I’m under orders. The Boys think I should write a review of one of their favourite books alongside the reviews of books that only ‘daddy reads’. So, rising to their challenge I’ve picked Stanley’s Stick which is a really rather wonderful tale of, well… a little boy called Stanley and his relationship with a stick.
Given that it’s written by performance poet, comedian and song writer John Hegley you’d probably be unsurprised to find that it’s written with a wonderfully unstuffy lyricism, a story told in a few well-chosen sentences, but one that lives on in the imagination of children and ‘big kids’ alike.
It’s a book of adult themes, of loss, hope, imagination, generosity, selflessness, friendship and more – and yes, those themes are explored through Stanley’s relationship with a stick! And, to be honest, who hasn’t fallen for the beguiling charms of the right stick??? Who hasn’t had their imaginations unlocked by the possibilities inherent in a stick???
Mmm, if you haven’t, well perhaps this isn’t the book for you to read to children (and sneakily enjoy yourself!), but if you’re a fan of a good stick, then this children’s story is an absolute cracker!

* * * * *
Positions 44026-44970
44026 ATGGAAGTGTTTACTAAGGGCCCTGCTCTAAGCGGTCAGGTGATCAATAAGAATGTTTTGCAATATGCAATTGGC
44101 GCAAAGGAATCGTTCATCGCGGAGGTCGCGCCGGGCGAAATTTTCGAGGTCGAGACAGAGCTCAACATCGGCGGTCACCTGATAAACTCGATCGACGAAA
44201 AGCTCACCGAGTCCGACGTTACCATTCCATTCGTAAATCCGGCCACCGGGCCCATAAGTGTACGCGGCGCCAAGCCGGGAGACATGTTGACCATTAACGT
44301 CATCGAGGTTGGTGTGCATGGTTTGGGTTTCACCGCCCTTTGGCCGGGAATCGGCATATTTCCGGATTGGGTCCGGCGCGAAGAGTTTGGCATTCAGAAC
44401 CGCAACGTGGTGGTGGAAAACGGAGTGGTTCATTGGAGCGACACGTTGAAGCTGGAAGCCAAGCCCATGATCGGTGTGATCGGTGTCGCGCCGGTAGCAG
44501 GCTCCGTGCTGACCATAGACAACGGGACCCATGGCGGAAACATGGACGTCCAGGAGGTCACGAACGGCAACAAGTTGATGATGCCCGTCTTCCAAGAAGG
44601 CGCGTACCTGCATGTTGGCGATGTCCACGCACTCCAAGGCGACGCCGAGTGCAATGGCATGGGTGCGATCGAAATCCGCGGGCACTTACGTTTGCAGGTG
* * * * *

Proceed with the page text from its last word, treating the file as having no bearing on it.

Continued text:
The text is complimented by Neil Layton’s illustrations in which he artfully captures the ‘free-wheeling expressiveness of childhood’ . This book is an all-round winner.
Surely the first picturebook ever to feature Stockport train station, this is an unpretentious hymn to the power of imagination.
Stanley’s Stick is a teaming-up of hefty talents—bespectacled beanpole poet John Hegley and Neal Layton, illustrator of the much-loved Emily Brown picturebooks. Between them they’ve conjured up something quite glorious.
Young Stanley’s constant companion in his childhood games is a stick. Not the fanciest toy ever, perhaps, but to Stanley it’s completely multi-purpose, doubling as anything from a fishing rod to a giant match. Then, on a family trip to the seaside, Stanley decides the time has come to set his faithful stick free.
Along the way there are marvellous flights of fancy, and a barrage of verbal puns. Hegley’s lyrical prose captures the free-wheeling expressiveness of childhood, and Layton’s deceptively simple illustrations are full of wit and character. Sweet, magical and thoroughly entertaining, this is Hegley and Layton’s first collaboration, but hopefully not their last.
Review from Welovethisbook.com
Oh, and putting my Primary teacher hat on, how about this for a wonderful creative writing idea? Children create their own stories modelled on the book – anyone for ‘James’ Jug’, ‘Steve’s String’ or ‘Ronnie’s Rock’???